An organization on the Chicago’s Southeast side is making a difference for families of children with disabilities.
“Parents of Extraordinary Children,” or PEXC, began as a support group for parents in the city’s 10th Ward in 2014, but it has transformed over the years.
Thanks to their significant efforts, they’ were able they’ve been able to open a Sensory Gym for children with special needs.
“We’re very much so in lack of resources here on the southeast side, and we were trying to think what would be the best to benefit her parents, outside of monthly informational meetings? What resources can we provide?”, said Margaret ‘Roxy’ Cortes, President and CEO of PEXC. “This was one of them… a sensory gym was top 10 on our list.”
The gym, “Smiling Faces Sensory Spaces,” is located on the corner of 91st street and Burley Avenue, in the South Chicago neighborhood. It’s the only gym of it’s kind in that community.
“It’s amazing because before I have to travel far I had to go to the north side or to the suburbs to find something similar to this,” said Amanda Montes, who has two sons with disabilities.
Montes says her 15-year-old son Enrique thrives every time he visits the gym, adding that he equipment in it captures his attention in a unique way.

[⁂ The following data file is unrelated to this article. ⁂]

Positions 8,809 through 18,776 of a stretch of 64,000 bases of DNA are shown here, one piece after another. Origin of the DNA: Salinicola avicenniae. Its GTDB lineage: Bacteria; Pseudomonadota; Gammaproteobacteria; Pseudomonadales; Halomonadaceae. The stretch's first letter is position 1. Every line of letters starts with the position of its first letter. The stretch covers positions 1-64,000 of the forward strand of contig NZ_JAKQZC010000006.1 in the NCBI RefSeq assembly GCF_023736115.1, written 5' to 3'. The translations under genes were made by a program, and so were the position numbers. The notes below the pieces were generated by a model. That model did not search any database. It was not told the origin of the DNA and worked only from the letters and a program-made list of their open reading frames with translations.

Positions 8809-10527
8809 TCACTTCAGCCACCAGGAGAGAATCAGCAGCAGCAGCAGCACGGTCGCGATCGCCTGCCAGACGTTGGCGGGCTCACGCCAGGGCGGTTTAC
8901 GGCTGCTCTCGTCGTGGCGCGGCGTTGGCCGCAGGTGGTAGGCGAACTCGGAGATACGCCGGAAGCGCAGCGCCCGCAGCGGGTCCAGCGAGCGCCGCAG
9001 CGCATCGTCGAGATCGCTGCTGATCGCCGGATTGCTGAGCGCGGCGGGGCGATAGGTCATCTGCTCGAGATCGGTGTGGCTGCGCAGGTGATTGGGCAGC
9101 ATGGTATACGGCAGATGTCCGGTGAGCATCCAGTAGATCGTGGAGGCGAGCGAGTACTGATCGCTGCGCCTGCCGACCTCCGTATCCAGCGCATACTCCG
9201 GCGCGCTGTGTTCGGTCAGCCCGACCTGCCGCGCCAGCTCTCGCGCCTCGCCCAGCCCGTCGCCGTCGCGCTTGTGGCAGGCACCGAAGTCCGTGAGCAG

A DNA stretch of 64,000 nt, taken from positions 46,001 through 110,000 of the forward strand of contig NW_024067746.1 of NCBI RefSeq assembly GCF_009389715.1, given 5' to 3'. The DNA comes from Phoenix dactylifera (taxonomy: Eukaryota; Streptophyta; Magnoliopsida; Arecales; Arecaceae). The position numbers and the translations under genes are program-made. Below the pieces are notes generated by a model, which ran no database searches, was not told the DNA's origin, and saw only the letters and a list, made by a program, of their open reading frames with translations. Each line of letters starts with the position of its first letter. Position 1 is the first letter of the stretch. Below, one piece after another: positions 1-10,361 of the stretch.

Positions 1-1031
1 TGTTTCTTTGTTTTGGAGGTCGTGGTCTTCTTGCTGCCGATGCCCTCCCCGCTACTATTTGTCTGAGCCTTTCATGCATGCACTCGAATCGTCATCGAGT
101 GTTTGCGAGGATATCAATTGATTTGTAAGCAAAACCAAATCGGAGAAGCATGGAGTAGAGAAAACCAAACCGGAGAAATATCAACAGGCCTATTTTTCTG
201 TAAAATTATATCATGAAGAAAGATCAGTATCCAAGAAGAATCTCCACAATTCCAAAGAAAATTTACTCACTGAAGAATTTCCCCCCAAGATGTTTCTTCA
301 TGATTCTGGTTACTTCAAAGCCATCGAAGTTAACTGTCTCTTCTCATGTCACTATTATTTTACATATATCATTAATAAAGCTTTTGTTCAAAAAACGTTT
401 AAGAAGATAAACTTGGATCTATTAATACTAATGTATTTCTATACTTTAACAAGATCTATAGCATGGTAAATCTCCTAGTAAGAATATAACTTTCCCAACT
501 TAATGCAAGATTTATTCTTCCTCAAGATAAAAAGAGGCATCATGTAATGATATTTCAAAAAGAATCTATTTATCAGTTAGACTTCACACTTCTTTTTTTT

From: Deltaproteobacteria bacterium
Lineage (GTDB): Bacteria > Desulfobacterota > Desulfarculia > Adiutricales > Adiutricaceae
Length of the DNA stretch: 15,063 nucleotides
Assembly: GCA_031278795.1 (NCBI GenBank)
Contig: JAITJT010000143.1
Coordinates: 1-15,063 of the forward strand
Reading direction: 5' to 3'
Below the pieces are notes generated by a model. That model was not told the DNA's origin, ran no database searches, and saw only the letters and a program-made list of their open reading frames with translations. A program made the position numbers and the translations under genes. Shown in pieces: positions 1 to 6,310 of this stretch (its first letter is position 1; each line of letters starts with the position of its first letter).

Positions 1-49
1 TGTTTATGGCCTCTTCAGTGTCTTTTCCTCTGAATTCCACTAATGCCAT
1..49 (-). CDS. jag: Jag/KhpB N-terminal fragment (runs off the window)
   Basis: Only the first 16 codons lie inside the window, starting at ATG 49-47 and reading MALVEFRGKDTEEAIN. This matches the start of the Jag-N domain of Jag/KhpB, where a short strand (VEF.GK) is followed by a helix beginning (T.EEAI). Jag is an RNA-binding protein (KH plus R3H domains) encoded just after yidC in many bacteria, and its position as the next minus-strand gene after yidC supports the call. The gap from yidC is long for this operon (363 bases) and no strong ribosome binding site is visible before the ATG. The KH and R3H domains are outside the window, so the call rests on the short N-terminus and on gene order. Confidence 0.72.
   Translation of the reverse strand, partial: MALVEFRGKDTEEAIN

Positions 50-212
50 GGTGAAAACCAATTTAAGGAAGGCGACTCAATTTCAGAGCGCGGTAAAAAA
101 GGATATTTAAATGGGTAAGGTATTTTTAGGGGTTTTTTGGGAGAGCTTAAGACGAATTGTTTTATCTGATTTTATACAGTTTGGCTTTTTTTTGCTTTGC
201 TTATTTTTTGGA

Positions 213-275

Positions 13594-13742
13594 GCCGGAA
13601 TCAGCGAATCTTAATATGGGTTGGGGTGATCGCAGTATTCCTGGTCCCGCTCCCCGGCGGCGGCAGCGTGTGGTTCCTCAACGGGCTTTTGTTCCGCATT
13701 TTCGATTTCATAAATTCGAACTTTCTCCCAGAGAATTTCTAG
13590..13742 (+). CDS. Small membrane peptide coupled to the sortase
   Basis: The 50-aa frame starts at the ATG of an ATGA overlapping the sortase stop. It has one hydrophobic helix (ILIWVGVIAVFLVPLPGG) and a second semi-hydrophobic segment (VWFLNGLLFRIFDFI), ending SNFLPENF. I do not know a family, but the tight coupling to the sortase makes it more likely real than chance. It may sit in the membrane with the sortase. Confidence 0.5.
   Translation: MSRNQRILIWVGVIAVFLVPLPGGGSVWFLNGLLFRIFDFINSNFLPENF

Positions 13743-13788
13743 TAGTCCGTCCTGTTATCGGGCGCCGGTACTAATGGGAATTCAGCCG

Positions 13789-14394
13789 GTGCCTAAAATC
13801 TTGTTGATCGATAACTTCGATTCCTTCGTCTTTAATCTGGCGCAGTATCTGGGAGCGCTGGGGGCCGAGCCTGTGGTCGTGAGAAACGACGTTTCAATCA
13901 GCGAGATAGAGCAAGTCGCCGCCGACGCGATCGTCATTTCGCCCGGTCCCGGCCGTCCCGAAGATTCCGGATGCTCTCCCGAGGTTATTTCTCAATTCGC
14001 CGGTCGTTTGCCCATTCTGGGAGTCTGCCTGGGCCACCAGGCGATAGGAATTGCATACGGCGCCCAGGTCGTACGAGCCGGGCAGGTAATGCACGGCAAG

“He doesn’t play with traditional games or toys,” Montes said. “He has down syndrome, he has autism and severe cognitive delays and some orthopedic disabilities.”
The sensory gym is free to all residents of the 10th ward, but it is primarily for children with special needs. Since the space is run solely by volunteers, families are only able to visit it on Saturdays by making an appointment between 10 a.m. and 2 p.m.
It’s the appointment-only approach allows families to have intimate time with their children, Cortes says.
“Watching the impact that it has, the connections that they’re making with their children and the responses I get when they leave, I’m seeing that it is positive and very beneficial,” Cortes said.
But it’s not just the gym. The support the organization offers is crucial for a community with a large Spanish-speaking population.
“We have several families in our group that are bilingual, Spanish dominant,” said Cortes. “That communication breakdown, the language barrier is a factor for them. They need our help.”
The organization’s board members are all parents of children with special needs. Many of them say their mission to help other families has brought them together like a family.
“It’s comforting to talk to people that know and understand what you’re going through… it’s a sense of like, I’m not the only one” said Melanie Cuevas-Camacho, PEXC Board member.
These parents hope their story reflects the importance of knowledge and acceptance, especially during Autism Awareness Month, which runs through the month of April.
“Our families matter… our children matter,” said Cortes. “Provide the support, make sure that you take the time, make the effort and provide the support that is needed.”
PEXC relies heavily on donations. For more information about their mission, visit their website.